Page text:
I was on my way and ready for some pitching! I had no idea if the games we had would fit with these publishers – but was ecstatic with how it all turned out. Stay tuned for the next post in which I detail how the Filosofia pitch went down!

-Jay Cormier

Adventures in Essen, Part 2: Attending as a Designer

If you’re a Designer and you’re at Essen, it’s for one of two reasons: You’re there to promote a game that’s launching or you’re there to pitch new games to publishers.

Matt Tolman (a fellow Game Artisan of Canada) had his game Undermining, published by Z-Man Games, launch at Essen. He had a few obligations throughout the fair, like demoing the game at the Z-Man booth multiple times and filming a video interview for BGG explaining the game. Even though Belfort just launched as well, our publisher, Tasty Minstrel Games, was not attending the Fair, so my goal at Essen was to pitch new games to publishers and make as many contacts as possible!

Planning for my trip to Essen started a few weeks before going to the actual Fair.  Sen, following our own advice as indicated in Step 17, used the Spiel ’11 GeekList on Boardgamegeek to create a database of all the publishers that might be interested in one or more of our new games.  He found out the contact information for each of them (sometimes much harder than it would seem, especially in foreign languages), prioritized which ones to contact and determined which of our prototypes should be shown to each based on their current product line or their submission guideline.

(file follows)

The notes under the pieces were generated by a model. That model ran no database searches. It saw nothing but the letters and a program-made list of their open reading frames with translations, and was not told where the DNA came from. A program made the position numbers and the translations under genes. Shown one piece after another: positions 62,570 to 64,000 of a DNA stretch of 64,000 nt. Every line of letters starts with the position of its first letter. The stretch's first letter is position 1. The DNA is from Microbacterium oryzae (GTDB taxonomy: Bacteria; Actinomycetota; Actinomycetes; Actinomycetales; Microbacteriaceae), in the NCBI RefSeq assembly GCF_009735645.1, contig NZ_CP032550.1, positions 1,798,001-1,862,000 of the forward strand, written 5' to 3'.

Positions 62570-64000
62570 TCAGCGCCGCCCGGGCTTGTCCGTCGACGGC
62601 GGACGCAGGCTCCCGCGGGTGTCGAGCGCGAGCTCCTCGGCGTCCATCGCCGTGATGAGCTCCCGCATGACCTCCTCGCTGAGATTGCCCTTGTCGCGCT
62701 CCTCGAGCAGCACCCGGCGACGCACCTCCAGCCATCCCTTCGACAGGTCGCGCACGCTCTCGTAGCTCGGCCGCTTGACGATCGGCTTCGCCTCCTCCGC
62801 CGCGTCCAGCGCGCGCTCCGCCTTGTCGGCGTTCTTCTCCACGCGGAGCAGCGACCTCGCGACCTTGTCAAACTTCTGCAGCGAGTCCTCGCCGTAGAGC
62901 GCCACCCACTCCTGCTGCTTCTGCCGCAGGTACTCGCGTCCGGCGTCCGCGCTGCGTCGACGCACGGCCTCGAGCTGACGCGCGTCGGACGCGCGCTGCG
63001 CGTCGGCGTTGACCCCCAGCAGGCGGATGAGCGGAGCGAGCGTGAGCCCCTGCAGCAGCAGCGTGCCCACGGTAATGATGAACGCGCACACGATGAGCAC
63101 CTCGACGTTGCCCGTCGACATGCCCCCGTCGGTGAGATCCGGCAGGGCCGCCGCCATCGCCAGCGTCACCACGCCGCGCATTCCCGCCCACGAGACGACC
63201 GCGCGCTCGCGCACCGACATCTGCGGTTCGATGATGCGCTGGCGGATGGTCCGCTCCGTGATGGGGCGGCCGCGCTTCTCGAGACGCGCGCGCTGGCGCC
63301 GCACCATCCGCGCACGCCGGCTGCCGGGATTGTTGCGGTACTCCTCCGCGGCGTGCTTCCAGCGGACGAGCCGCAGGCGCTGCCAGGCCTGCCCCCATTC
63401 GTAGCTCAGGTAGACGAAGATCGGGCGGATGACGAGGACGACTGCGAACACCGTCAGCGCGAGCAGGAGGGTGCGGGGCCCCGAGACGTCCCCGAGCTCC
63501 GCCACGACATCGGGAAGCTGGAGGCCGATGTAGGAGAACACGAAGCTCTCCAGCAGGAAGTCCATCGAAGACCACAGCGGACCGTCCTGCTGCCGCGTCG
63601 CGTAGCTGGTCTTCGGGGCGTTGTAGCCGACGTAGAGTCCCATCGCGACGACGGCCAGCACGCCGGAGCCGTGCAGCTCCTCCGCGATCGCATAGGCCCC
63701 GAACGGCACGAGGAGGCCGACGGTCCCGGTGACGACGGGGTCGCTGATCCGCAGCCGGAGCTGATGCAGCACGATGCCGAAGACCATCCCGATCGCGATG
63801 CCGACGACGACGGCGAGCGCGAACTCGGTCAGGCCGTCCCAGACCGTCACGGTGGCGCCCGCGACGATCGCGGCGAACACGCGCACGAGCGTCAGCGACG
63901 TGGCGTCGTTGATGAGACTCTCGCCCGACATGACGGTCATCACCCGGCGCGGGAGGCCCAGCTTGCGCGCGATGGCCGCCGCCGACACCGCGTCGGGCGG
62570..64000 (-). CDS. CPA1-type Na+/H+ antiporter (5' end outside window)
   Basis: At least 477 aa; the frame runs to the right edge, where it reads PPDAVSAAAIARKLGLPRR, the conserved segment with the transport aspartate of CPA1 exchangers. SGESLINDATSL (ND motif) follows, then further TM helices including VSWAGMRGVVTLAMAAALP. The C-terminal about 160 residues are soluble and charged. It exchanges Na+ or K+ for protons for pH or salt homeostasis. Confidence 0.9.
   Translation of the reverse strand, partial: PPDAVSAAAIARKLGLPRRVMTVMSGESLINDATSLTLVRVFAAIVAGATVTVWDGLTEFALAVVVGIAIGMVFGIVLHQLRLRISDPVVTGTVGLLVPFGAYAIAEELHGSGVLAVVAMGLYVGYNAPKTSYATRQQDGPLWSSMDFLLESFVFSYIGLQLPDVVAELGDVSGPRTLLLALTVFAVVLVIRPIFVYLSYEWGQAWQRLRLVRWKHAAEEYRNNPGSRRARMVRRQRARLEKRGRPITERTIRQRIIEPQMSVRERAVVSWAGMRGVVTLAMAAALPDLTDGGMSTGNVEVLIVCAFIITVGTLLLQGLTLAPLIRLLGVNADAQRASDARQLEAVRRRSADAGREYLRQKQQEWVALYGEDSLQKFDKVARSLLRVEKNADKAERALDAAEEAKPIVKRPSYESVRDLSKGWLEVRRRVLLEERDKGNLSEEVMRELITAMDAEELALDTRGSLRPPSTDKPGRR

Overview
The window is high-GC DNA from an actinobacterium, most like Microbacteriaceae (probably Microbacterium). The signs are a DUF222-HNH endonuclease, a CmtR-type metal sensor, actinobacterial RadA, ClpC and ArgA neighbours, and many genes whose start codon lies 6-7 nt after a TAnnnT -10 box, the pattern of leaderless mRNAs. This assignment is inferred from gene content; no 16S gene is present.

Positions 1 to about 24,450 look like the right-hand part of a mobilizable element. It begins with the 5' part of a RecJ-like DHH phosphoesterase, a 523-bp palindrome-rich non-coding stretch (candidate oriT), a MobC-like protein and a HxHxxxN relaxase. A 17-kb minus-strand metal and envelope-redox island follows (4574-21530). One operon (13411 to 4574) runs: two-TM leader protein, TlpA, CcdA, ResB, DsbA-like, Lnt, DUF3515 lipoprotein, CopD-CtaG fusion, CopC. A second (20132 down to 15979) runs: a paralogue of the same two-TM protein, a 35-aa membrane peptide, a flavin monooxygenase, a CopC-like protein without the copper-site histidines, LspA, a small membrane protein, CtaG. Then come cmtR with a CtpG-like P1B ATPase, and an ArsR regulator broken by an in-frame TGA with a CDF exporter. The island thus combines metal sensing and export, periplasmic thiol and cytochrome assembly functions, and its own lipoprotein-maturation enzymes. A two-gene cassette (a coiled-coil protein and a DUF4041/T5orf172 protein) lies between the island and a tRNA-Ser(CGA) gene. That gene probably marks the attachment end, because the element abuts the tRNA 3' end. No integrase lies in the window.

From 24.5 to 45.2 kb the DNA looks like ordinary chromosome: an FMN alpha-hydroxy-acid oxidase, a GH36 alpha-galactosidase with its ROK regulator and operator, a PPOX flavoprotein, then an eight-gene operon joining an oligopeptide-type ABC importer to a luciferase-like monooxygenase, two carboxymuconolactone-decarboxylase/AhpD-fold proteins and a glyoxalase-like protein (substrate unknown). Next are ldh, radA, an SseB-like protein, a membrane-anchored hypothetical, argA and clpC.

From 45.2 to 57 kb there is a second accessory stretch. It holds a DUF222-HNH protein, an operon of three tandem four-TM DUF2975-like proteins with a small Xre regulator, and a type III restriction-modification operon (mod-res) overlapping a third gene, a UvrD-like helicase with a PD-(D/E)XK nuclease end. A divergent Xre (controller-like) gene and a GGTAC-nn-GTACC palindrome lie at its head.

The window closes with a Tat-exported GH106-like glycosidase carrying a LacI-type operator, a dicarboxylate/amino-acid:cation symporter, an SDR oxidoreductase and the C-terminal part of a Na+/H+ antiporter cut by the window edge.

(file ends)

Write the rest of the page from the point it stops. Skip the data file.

I then followed Step 18 and proceeded to email each of them explaining who I was and that I’d like to set up a meeting with them at Essen. Since this blog is all about being transparent and letting you see the entire process, here’s an example of an email I sent off to a prospective publisher:

Dear <Publisher>,

I’m going to be attending Essen this year and would like to arrange a time  to show you some of our new prototypes as noted below. Please respond with your preference.

Sen-Foong Lim and I are members of the Game Artisans of Canada and have designed Train of Thought and Belfort which have both been released this year from Tasty Minstrel Games.

We have a few games that we think would fit well with <Publisher>, and a sales sheet for each one is attached:

Bermuda Triangle: A time-travelling, pick-up and deliver, medium weight, strategy game for 2-4 players. Players program their boat’s movement using a unique mechanic in an effort to rescue more trapped explorers than the other players.

: A dice allocation game for 2-5 players. Players play pirates, rolling and assigning their dice to one of the 5 actions. Once all dice are rolled, players resolve the actions in an effort to get more boats or crew or attack each other with cannons in the sea, or with swords on land. We classify this as a medium-weight filler game.

: A party game for 3 or more people. Players must get any other player to guess a common phrase by providing the smallest of clues. On their own, the clues do not offer enough information, but add a couple more clues and it becomes more clear! A new twist on party games that keeps everyone involved at all times.

Lost for Words